Every minute or 45 seconds, the light flashes, a buzzer goes and you’re expected to move on to the next station.

Go to a typical ‘aerobics’ group fitness class and you’re also bound to find CCT in practice as an instructor takes you from jumps to pushups, to step-ups, to side planks, to tricep kickbacks, running on the spot and a slew of other exercises that make you feel tired, but can’t really be gauged for improvements.

Tired doesn’t mean good, actually, it leads to the opposite, most likely:

  • Injury
  • Motor Dysfunction
  • Muscle Imbalance
  • Pain
  • Stagnant Progress

These circuits tend to increase muscular endurance but make little other neuromuscular change and also less cardiovascular fitness than you might think.

Creating people with a very one dimensional level of fitness at the same time.

Because the intensity is high and the aim to red-line your engine for an hour or 45 minutes straight is in place, the quality of your work drops consistently in that time, no matter how ‘fit‘ you are.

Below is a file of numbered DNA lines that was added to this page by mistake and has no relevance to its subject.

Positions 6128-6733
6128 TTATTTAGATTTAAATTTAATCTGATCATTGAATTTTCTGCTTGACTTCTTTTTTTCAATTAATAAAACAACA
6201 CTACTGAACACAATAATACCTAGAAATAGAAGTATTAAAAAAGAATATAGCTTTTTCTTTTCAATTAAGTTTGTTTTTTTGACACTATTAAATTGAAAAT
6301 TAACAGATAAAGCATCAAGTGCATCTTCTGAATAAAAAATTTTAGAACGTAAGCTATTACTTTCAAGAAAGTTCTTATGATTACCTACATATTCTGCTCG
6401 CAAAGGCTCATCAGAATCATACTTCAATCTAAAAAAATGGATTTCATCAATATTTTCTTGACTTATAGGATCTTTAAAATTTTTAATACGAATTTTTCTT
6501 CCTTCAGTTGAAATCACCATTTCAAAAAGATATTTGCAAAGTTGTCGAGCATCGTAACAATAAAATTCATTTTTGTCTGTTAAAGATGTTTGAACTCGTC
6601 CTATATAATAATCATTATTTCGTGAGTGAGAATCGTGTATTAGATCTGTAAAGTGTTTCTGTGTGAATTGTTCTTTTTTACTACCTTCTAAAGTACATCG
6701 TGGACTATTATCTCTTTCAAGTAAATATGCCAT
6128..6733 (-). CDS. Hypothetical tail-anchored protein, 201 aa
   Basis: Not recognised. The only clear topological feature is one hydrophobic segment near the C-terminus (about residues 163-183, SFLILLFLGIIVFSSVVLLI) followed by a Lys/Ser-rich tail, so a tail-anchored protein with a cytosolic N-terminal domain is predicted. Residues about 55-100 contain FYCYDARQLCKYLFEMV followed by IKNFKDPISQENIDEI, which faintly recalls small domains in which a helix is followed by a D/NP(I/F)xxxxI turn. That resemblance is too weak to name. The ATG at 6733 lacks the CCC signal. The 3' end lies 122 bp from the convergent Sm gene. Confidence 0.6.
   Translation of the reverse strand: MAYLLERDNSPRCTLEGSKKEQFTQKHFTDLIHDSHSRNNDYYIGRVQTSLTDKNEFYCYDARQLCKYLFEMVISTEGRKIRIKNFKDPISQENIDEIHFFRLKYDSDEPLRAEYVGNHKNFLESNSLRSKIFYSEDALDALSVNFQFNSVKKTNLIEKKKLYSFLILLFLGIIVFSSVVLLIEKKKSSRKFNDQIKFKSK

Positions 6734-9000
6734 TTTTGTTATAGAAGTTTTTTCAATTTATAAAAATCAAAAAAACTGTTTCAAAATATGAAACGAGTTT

It’s not uncommon to see people gasping for air, milking water breaks, and getting yelled at by instructors to ‘work harder,’ or ‘keep going!’

The stimulus is often too vague, with too much variety, too sporadically, in combination with too little rest.

Also, how do you gauge improvement?

Feeling less tired at the end of one of these?

If there is anything I can tell you in 6 years of personal training, it’s that it’s really hard to think and keep track of anything when you’re tired.

Which is why it’s very difficult to coach people on technique or even nutrition during a workout, but even harder to do during a workout like this.